Police officers are in a unique position to positively impact their communities for the better. Daily rounds and time spent patrolling the streets means that law enforcement officers can monitor neighborhoods and areas where other adults are not. An officer must identify children and young adults who are at high risk for gang activity.
According to Brian Wilson McFarland, a police officer, and gang expert, law enforcement must go beyond finding and booking gang criminals to serve and further protect community members. By controlling gang membership and new initiations, police officers can break the cycle and prevent people from getting involved in violent criminal activity. Brian Wilson McFarland notes that those on the front lines should play an active, visible role in gang-prevention, ultimately building trust and respect with community members.
Two popular problem-solving models are used to address gang activity in communities. They are the S.A.R.A. and the Public Health Prevention Models, which complement one another in many aspects. Brian Wilson McFarland explains that gang prevention relates to criminal justice and public health equally since violence often results in death, physical injuries, and mental trauma. Both methods share similar steps that promote collaboration between law enforcement and public health departments.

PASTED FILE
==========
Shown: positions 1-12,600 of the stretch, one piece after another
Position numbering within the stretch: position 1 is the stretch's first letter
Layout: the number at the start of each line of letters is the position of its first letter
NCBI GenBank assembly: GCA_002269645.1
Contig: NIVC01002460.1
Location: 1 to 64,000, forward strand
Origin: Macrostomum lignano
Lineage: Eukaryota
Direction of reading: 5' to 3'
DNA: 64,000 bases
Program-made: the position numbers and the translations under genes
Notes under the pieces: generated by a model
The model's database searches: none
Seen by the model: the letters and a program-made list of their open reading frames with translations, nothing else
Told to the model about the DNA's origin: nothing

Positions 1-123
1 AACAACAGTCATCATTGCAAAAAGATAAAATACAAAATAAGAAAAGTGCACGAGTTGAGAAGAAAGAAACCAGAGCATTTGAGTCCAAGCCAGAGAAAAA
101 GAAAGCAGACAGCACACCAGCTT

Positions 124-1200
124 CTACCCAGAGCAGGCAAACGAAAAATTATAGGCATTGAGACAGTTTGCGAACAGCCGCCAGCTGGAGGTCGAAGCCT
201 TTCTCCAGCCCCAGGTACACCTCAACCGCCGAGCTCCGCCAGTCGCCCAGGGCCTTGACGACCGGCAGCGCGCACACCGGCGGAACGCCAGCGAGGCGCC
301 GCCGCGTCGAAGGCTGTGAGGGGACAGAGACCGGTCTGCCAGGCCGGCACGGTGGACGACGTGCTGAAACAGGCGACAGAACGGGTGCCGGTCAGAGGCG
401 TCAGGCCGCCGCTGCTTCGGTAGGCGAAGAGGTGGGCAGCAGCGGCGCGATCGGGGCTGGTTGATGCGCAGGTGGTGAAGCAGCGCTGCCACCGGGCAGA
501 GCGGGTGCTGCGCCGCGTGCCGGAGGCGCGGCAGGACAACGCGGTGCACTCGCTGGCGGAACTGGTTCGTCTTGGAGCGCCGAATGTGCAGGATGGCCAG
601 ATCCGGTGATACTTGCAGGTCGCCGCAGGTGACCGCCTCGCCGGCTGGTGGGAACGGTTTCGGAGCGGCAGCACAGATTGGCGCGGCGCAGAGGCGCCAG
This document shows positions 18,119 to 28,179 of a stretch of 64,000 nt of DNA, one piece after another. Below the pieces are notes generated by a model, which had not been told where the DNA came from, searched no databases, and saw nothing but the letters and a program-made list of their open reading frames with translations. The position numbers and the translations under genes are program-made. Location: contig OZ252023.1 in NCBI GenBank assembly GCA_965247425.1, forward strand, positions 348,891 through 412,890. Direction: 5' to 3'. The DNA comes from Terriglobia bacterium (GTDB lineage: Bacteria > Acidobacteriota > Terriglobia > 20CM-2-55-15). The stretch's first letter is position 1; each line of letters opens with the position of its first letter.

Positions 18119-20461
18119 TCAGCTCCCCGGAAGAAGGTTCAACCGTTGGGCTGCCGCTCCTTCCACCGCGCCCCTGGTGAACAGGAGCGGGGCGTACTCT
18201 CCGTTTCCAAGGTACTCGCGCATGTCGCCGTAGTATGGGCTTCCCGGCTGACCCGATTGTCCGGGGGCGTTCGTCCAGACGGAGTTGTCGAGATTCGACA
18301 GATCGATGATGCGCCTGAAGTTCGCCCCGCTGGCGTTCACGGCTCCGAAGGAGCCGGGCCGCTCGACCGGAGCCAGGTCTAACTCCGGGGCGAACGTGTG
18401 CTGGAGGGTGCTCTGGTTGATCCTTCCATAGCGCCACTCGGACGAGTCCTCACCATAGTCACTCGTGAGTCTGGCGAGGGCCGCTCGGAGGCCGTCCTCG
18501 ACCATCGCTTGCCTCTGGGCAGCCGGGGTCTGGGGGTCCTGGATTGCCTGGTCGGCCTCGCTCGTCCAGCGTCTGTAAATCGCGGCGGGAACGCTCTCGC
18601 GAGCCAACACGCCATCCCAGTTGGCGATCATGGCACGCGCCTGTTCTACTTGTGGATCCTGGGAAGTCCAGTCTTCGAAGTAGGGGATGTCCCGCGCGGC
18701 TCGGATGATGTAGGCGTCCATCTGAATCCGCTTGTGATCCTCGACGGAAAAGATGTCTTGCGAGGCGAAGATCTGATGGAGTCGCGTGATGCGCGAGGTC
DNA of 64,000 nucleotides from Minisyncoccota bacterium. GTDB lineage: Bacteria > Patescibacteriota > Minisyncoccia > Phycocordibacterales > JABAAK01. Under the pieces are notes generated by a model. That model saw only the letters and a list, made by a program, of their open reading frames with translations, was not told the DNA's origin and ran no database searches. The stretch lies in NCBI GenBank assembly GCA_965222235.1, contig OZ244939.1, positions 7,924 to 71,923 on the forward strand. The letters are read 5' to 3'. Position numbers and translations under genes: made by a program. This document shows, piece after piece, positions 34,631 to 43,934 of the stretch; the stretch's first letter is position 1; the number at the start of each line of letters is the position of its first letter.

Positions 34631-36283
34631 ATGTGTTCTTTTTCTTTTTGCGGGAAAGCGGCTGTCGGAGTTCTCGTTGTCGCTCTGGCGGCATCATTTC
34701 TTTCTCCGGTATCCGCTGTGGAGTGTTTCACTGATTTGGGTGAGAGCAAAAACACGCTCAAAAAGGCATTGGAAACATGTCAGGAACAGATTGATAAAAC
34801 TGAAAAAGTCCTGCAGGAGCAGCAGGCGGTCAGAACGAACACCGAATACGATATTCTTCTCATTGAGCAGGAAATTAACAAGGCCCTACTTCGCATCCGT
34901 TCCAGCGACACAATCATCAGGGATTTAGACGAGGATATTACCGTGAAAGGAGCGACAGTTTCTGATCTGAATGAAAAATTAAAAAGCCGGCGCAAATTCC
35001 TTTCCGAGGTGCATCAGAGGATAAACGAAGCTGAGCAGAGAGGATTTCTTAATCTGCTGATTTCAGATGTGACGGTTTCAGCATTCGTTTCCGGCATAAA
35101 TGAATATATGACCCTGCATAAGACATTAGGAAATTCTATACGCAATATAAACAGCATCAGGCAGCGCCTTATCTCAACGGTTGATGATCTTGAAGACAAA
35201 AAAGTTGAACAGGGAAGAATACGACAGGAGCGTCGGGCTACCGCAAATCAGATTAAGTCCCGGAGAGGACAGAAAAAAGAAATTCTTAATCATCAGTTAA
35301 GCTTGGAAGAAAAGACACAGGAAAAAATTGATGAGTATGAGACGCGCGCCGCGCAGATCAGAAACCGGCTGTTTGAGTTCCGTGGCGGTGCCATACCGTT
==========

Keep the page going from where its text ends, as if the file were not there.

The Public Health Prevention Model focuses on four main steps: surveillance, identifying risk, creating prevention strategies, and implementing methods. According to Brian Wilson McFarland, law enforcement agencies primarily use S.A.R.A., which stands for Scanning, Analysis, Response, and Assessment. Statistics show that almost 1 in every 12 children are involved in gang activity at some point in their life. The problem is widespread, which is why Brian Wilson McFarland believes it must be addressed adequately in all communities across the nation.
Police officers must take the initiative in gang assessment and identification. By having a clear definition of what is considered to be gang activity, Brian Wilson McFarland explains that officers can accurately identify the level of activity or potential activity. This step is crucial because overestimating the amount of gang activity can scare a community and lead to panic or wrongful incrimination. However, Brian Wilson McFarland notes that underestimating gang activity or not taking it seriously can lead to dangerous and violent situations.
When interacting with at-risk youth in communities, Brian Wilson McFarland notes that officers should never scare or threaten young people. They should not be searched randomly or harassed. Building trust takes communication and training. According to Corporal Brian Wilson McFarland, police officers can gather vital information from community members on gang activity and at-risk individuals who will help them analyze the situation and create response strategies.